During the 2008 storm, 569 public housing units were destroyed. Mayor Lewis Rosen and council members had campaigned earlier this year on a plan to replace public housing with a voucher system that would allow residents to live in private housing either on or off the island.
Federal officials have countered that agreements for $586 million in funding Galveston is receiving to rebuild and repair streets and other infrastructure on the island is tied to the city rebuilding the public housing. Officials with the U.S. Department of Housing and Urban Development and the Texas General Land Office, which is administering the federal funds in the state, had in letters sent to Rosen earlier this month threatened to cut off federal funding the city was receiving if Galveston did not approve a housing plan by Sept. 1.
Some Galveston residents and other critics of the voucher plan have said there is not enough private housing on the island to meet the needs of low-income families through such a program and that much of the private housing currently available is substandard. Galveston is about 50 miles southeast of Houston.
During a nearly three-hour meeting Tuesday, the City Council unanimously approved a plan that would rebuild most of the low-income housing on the island, with about 100 units to be constructed on the mainland. The plan includes building mixed-income developments where residents who receive housing assistance and well as those who don't would live together. The City Council rejected three other plans that had been submitted to it by the Galveston Housing Authority, including one that was a voucher-only plan.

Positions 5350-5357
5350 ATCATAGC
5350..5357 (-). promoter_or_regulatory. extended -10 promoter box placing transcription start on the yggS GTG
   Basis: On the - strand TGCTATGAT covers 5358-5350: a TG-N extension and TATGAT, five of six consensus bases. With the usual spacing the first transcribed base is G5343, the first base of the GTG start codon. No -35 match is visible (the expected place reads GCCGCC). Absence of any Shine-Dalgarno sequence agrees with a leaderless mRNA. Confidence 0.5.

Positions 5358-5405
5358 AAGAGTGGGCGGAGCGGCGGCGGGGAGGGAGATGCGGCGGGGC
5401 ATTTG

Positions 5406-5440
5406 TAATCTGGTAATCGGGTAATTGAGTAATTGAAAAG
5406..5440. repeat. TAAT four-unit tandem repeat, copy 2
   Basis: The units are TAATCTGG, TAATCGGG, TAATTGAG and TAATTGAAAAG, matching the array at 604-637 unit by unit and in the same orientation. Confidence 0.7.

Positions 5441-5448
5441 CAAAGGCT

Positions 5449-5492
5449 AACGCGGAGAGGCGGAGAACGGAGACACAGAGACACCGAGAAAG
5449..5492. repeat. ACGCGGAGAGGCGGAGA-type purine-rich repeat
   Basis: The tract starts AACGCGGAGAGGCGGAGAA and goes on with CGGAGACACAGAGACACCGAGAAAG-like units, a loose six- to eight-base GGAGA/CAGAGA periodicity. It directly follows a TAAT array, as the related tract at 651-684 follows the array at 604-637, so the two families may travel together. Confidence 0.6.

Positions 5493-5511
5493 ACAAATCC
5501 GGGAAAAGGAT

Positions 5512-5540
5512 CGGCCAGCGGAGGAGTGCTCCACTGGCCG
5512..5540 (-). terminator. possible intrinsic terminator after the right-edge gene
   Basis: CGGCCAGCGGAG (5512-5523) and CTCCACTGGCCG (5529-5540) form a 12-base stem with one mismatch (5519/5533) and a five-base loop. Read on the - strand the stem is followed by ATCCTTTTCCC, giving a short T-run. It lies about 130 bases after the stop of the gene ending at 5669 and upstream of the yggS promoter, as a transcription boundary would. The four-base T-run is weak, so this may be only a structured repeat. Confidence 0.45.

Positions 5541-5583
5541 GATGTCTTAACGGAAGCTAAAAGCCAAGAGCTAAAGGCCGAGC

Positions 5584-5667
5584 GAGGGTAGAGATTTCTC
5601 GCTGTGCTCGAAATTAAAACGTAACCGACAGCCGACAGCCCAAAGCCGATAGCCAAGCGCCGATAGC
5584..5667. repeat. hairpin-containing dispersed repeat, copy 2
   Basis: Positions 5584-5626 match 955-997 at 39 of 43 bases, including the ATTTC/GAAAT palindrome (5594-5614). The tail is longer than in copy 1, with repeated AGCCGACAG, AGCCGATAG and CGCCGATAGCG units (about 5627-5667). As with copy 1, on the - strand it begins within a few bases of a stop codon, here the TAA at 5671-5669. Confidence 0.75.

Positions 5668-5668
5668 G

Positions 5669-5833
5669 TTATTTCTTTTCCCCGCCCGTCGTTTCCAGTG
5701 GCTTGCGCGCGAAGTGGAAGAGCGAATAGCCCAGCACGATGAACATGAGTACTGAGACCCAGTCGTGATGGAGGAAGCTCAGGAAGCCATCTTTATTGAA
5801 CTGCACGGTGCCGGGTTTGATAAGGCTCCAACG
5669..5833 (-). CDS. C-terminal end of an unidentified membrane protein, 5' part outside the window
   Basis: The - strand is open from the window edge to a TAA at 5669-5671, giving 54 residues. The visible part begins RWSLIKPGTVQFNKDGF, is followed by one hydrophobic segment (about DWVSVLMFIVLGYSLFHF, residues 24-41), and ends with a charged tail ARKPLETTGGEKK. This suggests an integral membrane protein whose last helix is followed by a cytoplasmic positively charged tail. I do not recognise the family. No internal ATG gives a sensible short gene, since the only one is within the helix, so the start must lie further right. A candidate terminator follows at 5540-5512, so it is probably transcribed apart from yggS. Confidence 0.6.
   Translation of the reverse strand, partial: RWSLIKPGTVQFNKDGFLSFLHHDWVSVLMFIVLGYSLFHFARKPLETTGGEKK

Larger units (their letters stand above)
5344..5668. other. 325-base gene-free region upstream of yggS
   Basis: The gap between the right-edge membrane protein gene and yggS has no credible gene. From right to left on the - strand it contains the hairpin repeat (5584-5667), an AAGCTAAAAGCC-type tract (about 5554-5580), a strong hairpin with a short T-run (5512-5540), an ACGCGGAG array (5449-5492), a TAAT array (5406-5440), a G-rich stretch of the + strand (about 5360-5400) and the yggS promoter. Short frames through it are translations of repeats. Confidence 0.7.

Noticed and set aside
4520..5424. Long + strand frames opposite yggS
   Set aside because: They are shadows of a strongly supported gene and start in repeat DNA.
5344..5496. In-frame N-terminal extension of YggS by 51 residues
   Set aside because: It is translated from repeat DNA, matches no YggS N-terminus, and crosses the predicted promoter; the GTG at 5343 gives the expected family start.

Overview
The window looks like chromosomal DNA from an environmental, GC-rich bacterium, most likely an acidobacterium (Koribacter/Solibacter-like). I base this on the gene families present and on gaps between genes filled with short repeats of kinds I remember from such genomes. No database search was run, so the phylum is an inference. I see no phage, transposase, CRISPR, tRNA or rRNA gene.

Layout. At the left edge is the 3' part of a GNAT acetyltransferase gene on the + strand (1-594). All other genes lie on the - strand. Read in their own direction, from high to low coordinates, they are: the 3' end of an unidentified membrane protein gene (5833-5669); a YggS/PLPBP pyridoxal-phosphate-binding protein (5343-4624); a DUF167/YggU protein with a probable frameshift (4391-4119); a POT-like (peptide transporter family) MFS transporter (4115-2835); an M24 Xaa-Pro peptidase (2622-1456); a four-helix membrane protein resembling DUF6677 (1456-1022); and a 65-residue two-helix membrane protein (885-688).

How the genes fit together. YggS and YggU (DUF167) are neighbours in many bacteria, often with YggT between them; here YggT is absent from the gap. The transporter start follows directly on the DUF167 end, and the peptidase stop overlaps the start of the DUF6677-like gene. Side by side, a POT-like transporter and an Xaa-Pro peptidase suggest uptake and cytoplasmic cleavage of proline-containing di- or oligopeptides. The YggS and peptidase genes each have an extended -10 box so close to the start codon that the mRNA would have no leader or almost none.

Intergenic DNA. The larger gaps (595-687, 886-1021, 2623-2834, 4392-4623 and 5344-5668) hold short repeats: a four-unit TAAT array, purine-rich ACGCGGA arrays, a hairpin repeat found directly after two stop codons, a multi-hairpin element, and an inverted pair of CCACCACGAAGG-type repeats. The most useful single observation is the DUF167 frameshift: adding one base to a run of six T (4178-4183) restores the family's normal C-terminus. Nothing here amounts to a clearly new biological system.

"I think the citizens of Galveston have spoken and I think the council listened and the council sent back a plan that hopefully will work with the (Texas General Land Office) and HUD ... and we'll just move forward," Rosen said after the meeting.
The plan is subject to approval from state and federal officials. HUD declined to comment. A spokesman for the land office did not immediately return a phone call.
Before the plan was approved, 25 Galveston residents spoke, with most people urging the City Council to approve a plan and not go to court over the issue. They also worried about possible bankruptcy if the city lost the $586 million in federal funding.
Resident Andy Mytelka said while he didn't like that the federal government was forcing Galveston to approve a plan, he didn't want the city spending millions on a lawsuit.
"My final words are suck it up, adopt a plan and move on," said Mytelka, an attorney.
Former Mayor Lyda Ann Thomas said the city had a duty to provide affordable housing to its residents and not put the community in danger of losing millions still needed to rebuild Galveston.
David Miller, president of the NAACP chapter in Galveston, said he talks to residents every day who want to return to the island but can't because affordable housing isn't available. Ike reduced the city's population from 57,000 to about 48,000. Miller and others at Tuesday's meeting also suggested issues of race and class were behind the reasons for not rebuilding the public housing.
City leaders and residents who supported them have denied racism was behind not rebuilding the housing.